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Hoi Meen Chin (1917–1982)

by Peter Cahill

This article was published:

Hoi Meen Chin (1917?-1982), photographer and businessman, was born probably on 28 January 1917 in Rabaul, Australian-occupied German New Guinea, son of Ah Chee, hotelkeeper, and his wife Kulasa. He attended a Methodist mission school before working for an Australian firm as delivery-boy, native overseer and truck driver, and then for the Department of Agriculture as a weather observer and clerk. In the evenings he collected tickets at the local cinema and practised photography. On 11 May 1935 at the Methodist Church, Rabaul, he married Wan Sit-Ying (Wan June Lan).

Early in 1941 Chin and other Chinese residents, determined to help defend Rabaul in the event of attack, had formed the Auxiliary Red Cross Ambulance Detachment. After the Japanese occupation in January 1942, they moved to Sum Sum plantation at Adler Bay on the south coast of New Britain and Chin began secretly collecting information for the Allied Intelligence Bureau. In 1943-44 he provided oral intelligence and drew maps of Japanese troop disposition and supply dumps in the Rabaul area for the AIB officers Major Charles Bates and Major Basil Fairfax-Ross. He also hid and guided to safety crashed American airmen. In 1946 Chin was awarded the King’s Medal for courage in the cause of freedom, the citation stating: `His work for the A.I.B. was voluntary and always at the risk of his own life’. In 1954 he was presented to Queen Elizabeth II in recognition of his heroism.

After the war Chin had resumed work with the Department of Agriculture. Later he established himself as a merchant and milk-bar proprietor and began a photography business. He served as the unofficial Administration photographer in Rabaul, acted as interpreter for Chinese residents (particularly in war damage compensation cases), helped to reorganise the ruined town and wrote again for the Pacific Islands Monthly magazine as he had before the war. A respected and trusted leader in the Chinese community, a councillor for the Rabaul Methodist Church, a promoter of sporting clubs as a means of breaking down social barriers, and a generous and usually anonymous donor to fund-raising activities, he served on the town advisory council.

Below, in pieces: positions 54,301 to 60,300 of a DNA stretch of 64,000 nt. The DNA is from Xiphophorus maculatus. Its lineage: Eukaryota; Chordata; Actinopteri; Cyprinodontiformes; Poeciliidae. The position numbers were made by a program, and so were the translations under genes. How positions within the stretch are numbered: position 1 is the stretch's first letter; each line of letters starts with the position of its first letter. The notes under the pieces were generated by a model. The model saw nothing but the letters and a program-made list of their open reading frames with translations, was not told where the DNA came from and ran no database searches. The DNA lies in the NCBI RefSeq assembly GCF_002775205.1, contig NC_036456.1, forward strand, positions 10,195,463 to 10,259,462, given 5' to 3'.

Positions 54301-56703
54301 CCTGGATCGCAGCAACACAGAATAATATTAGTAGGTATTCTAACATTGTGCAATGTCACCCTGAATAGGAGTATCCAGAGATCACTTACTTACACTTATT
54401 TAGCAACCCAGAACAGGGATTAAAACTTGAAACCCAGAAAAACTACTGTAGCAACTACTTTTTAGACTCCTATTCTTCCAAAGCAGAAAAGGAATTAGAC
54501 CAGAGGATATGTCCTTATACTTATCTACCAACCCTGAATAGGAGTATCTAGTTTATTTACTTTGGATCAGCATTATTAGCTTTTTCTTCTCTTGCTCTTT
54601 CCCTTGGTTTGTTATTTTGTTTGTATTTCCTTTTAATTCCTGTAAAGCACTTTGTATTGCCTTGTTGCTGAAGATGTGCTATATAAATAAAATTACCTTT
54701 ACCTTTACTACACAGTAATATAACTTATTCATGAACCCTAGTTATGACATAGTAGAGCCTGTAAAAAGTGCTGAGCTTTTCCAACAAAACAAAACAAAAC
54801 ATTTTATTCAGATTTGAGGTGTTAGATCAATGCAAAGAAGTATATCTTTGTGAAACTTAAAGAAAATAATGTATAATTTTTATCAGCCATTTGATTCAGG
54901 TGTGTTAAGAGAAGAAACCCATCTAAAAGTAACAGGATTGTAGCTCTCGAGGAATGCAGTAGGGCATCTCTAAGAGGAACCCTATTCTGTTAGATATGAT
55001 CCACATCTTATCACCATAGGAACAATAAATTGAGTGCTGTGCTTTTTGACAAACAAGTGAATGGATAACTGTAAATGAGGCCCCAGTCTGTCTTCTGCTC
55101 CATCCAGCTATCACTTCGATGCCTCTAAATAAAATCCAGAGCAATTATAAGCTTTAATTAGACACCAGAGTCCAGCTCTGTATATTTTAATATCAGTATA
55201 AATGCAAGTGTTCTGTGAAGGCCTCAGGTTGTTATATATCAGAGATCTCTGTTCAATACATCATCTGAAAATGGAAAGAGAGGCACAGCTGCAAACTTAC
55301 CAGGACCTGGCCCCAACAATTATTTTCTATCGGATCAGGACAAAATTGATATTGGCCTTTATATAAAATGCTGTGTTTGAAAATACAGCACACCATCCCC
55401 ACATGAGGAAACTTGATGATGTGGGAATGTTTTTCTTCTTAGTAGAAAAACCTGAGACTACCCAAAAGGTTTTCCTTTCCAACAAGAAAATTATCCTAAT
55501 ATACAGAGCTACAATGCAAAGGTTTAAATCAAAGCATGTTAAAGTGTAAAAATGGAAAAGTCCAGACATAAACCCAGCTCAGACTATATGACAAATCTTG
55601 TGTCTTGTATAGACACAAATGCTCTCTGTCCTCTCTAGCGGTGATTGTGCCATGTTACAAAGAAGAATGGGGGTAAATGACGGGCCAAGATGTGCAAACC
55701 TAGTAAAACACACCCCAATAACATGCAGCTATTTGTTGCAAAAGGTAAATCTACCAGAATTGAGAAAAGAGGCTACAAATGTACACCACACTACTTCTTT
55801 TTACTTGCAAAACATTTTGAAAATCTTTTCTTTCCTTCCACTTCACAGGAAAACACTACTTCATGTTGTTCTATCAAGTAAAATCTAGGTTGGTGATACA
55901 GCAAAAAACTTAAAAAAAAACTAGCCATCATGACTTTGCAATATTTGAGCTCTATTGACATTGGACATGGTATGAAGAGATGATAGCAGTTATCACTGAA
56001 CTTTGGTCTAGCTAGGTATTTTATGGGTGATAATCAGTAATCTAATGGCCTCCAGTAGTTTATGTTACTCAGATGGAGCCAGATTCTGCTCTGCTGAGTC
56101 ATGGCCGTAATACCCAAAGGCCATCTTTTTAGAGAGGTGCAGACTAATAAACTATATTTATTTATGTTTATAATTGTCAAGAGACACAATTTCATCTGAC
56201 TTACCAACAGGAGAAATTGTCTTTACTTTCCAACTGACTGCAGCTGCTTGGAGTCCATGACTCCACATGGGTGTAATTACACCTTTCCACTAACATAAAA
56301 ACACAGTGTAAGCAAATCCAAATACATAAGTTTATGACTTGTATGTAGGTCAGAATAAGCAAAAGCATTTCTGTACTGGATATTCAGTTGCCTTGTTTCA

Chin was one of the first New Guinea Chinese to be granted (1958) Australian citizenship. In 1964 he expanded his activities to Port Moresby with a prosperous business in photographic and electrical goods. He consolidated his interests in two companies: Territory Film Processing Pty Ltd (1966) and Chin Hoi Meen & Sons Pty Ltd (1967). Chin retained links with Rabaul and was proud that a street in Rabaul was named Ah Chee Avenue in honour of his father, who had been decorated by the Chinese and German governments. A gracious and humble man, Chin Hoi Meen was forced through ill health to retire in 1977 and settle in Brisbane. He died there of cerebral glioma on 31 March 1982 and was buried in Mount Gravatt cemetery. His wife and their two sons and three daughters survived him.

Select Bibliography

  • M. Wright, If I Die (1965)
  • South Pacific Post (Port Moresby), 18 Sept 1967, p 7, 10 Nov 1967, p 7
  • Times of Papua New Guinea (Port Moresby), 23 Apr 1982, p 27
  • P. H. Cahill, The Chinese in Rabaul 1914-1920 (MA thesis, University of Papua New Guinea, 1972) and for bibliography
  • AWM88, item O/C7 CIVIC (Australian War Memorial)
  • series A1803, items EM(2)14251, EM(2) 14256, EM(2)14500 (National Archives of Australia).

Citation details

Peter Cahill, 'Chin, Hoi Meen (1917–1982)', Australian Dictionary of Biography, National Centre of Biography, Australian National University,, published first in hardcopy 2007, accessed online 18 July 2024.

This article was published in hardcopy in Australian Dictionary of Biography, Volume 17, (Melbourne University Press), 2007

View the front pages for Volume 17

© Copyright Australian Dictionary of Biography, 2006-2024

Life Summary [details]


28 January, 1917
Rabaul, Papua New Guinea


31 March, 1982 (aged 65)
Brisbane, Queensland, Australia

Cultural Heritage

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